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The Heyday of Thames Pleasure Steamers


by Andrew Gladwell

The sight of a splendid looking pleasure steamer arriving at a seaside resort and disembarking hundreds of happy day trippers is a sight few would remember now. But just half a century ago, the fleet of Eagle Steamers were as much a part of Margate, Southend, Clacton and Ramsgate as were the famous amusement parks such as Dreamland or the Kursaal. By the mid-1930s, sleek modern motor vessels were replacing the older paddle steamers. Wartime service took its toll on London’s pleasure steamer fleet but, by the late 1940s, favourite old vessels had returned and were joined by wonderful replacement vessels for wartime losses. By the 1950s, the Thames fleet was truly magnificent, and it seemed that the peacetime queues of passengers would last forever in those sun-drenched days of the 1950s. But, by the 1960s, it was all more or less over as the motor car became the preferred mode of getting to the seaside. For many, though, there would be nothing like a day trip aboard a pleasure steamer such as the Royal Daffodil, Queen of the Channel or the Royal Sovereign. With a wonderful array of nostalgic photographs, Andrew Gladwell celebrates this golden era of Thames pleasure steamers. 96 pages, 180 illustrations.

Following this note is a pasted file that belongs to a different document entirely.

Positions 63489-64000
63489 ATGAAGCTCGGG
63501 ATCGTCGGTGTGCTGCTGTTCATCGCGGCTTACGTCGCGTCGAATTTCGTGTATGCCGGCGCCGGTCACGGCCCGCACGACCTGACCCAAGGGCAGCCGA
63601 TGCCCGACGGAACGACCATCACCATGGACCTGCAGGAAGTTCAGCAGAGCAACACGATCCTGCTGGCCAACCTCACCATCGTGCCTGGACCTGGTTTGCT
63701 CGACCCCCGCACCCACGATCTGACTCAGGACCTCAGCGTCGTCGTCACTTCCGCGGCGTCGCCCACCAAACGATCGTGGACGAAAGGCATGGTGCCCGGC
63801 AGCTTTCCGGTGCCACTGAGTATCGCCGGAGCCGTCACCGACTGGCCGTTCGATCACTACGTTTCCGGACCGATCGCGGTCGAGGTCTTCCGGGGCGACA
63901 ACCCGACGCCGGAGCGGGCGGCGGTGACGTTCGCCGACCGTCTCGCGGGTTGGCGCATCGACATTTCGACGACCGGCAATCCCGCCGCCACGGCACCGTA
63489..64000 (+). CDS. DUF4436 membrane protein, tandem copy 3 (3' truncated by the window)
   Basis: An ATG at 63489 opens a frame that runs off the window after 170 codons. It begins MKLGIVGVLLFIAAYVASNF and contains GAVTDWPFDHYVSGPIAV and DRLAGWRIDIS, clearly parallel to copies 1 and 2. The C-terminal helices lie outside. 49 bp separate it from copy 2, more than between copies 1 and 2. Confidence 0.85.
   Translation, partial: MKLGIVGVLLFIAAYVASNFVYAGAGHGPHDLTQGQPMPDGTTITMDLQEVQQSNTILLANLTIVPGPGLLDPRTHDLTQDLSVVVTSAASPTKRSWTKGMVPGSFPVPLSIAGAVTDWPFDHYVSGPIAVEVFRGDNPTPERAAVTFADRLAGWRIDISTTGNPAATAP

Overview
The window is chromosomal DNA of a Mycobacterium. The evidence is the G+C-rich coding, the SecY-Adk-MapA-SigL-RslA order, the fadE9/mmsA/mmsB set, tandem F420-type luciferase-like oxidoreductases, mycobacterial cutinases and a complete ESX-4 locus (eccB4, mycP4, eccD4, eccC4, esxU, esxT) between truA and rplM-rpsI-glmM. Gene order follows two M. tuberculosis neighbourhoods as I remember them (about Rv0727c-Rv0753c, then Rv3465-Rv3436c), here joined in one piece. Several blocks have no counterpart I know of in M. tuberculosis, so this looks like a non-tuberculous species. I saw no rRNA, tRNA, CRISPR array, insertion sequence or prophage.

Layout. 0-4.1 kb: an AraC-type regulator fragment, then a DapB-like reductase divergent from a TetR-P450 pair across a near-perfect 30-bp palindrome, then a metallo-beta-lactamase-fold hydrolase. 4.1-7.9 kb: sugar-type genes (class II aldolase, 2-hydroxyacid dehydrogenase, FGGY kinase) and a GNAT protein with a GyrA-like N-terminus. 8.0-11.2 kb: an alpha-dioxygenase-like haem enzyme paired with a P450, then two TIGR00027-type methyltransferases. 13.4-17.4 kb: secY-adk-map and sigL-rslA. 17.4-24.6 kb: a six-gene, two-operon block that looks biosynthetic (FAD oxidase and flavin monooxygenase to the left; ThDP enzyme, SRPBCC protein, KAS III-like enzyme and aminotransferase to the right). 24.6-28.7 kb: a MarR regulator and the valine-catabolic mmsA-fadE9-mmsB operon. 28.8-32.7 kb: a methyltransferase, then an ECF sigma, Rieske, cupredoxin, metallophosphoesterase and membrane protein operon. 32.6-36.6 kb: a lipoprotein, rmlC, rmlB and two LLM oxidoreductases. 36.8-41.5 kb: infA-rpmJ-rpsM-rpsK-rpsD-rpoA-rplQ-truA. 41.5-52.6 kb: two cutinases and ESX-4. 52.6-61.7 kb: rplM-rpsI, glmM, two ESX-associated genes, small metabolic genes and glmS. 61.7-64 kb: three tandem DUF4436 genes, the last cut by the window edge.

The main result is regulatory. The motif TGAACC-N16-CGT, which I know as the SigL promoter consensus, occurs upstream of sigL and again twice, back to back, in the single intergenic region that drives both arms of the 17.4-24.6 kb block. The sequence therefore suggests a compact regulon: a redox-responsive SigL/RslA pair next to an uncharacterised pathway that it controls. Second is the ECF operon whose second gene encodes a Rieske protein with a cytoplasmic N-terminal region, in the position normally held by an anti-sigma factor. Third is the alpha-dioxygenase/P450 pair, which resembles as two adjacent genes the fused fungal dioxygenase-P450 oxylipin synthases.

Number of copies

Book Author

Andrew Gladwell


General Interest


Queen of the Channel, Royal Daffodil, Royal Sovereign


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